Contact: Jane H. Larson, (608) 224-5005, DATCP Public Information
Gordon Stevenson, (608) 267-2759, DNR Runoff Management
MADISON – With rain and warmer temperatures ahead, state agriculture and water quality officials urge livestock farmers to avoid applying manure if rain is forecast or snow is melting or expected to melt.
Avoiding manure spreading when rain or snow is running off the land may prevent manure from being carried into lakes, streams and groundwater where it can cause water quality problems for producers, neighbors and local waterways. If delaying manure application is not possible, farmers should take special steps to reduce the risk of manure running off.
“Farmers are some of Wisconsin’s best and most enduring stewards of our land and waters. We know that they want to do the right things, so a quick reminder serves us all,” says Richard Castelnuovo, with the Wisconsin Department of Agriculture, Trade and Consumer Protection.
Data collected by Wisconsin’s Discovery Farm and Pioneer Farm programs show that melting snow presents one of the riskiest conditions for manure applications in Wisconsin, according to Gordon Stevenson, who leads the Department of Natural Resources’ runoff management section.
In March 2005, DNR documented 20 manure-related incidents, the vast majority of them involving manure that had been spread on fields and ran off into nearby waters. The incidents polluted lakes and rivers, contaminated drinking water wells, and caused fish kills in Lafayette and Vernon counties, Stevenson says.
“Winter is a particularly risky time of the year to be land applying manure, so it’s best not to spread if you have the storage and can hold off for favorable conditions,” he says.
Many smaller operations may not have the storage available to avoid applications on frozen or snow covered ground. There are, however, additional steps farmers can take to minimize the risk of runoff and prevent unintended consequences for the farmers, their neighbors and local lakes and rivers.
Stevenson and Castelnuovo encourage farmers to take these steps to help minimize the risks of runoff events occurring:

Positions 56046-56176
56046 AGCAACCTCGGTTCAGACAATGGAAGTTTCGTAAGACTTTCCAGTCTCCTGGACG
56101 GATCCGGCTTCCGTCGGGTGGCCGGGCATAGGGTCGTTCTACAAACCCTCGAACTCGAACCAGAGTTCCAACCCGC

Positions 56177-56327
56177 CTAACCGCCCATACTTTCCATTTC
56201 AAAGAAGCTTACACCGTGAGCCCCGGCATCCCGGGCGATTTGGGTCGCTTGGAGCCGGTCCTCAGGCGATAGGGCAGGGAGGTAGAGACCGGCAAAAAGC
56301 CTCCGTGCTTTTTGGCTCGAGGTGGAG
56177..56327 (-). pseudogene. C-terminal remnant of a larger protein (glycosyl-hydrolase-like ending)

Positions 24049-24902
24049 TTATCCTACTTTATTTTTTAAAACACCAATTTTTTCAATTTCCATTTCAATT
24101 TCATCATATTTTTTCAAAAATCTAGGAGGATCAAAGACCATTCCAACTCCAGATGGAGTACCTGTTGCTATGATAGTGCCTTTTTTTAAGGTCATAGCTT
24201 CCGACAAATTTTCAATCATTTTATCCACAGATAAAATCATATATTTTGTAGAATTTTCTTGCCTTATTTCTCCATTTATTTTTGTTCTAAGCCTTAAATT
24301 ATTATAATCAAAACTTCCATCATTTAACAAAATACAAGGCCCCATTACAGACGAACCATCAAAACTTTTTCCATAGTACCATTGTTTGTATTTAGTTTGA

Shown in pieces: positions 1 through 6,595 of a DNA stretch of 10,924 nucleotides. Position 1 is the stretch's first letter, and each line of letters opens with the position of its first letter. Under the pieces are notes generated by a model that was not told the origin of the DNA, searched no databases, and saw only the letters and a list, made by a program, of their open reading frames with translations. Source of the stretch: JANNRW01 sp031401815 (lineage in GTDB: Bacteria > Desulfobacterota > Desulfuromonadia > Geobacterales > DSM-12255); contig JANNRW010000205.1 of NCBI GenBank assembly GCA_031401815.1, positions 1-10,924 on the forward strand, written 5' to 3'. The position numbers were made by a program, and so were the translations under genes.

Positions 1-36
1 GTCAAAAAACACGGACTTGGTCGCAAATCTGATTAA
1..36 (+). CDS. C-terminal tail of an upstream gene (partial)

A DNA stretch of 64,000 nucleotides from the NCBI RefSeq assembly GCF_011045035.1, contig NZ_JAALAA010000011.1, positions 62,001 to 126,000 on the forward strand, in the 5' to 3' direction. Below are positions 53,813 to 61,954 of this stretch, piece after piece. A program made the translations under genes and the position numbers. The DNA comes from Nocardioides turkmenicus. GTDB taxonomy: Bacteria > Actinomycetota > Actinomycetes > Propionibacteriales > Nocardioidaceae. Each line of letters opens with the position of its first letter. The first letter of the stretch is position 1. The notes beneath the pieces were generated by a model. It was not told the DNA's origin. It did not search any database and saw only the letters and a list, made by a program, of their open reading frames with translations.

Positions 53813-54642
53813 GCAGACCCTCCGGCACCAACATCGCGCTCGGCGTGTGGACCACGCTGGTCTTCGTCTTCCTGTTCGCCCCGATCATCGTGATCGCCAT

- Contact your county Land Conservation District, certified agronomist or your manure hauler to help identify fields with the lowest risk of runoff under frozen or snow-covered ground conditions.
- Pay attention to weather forecasts including predicted rain and potential warming trends that could result in manure runoff; avoid spreading manure during these times if possible.
- Where possible, apply manure on fields with minimal or no snow cover. Getting manure in contact with the soil surface may be a key component to minimizing the risk of runoff.
- Minimize the potential for groundwater impacts by avoiding applications on fields with shallow soils or that have nearby wells, sinkholes or exposed bedrock.
- Be aware of field conditions at the time of application. If a particular field is covered in ice, do you have other fields that represent lower runoff risks? Do you have storage available?
- If possible, work the manure into the soil provided the soil is not frozen and it can be done properly and you are still able to comply with your conservation plan.
Even if operators follow these precautions, runoff events may still occur, Stevenson says. Once that happens, the key is to minimize the impacts. “Immediately report runoff events to DNR using the 24-hour spill hotline: 1-800-943-0003,” he says. “Not only are operators legally required to report such events, but we have staff who are trained and experienced in taking measures that can reduce impacts to water quality.”
Farmers should also have an emergency plan in place to address such instances, Stevenson says. Knowing the equipment you have and who to contact can help to avoid serious water quality impacts. In some cases, by working together, the farmer, DNR, DATCP and county staff have been able to avoid serious water quality impacts.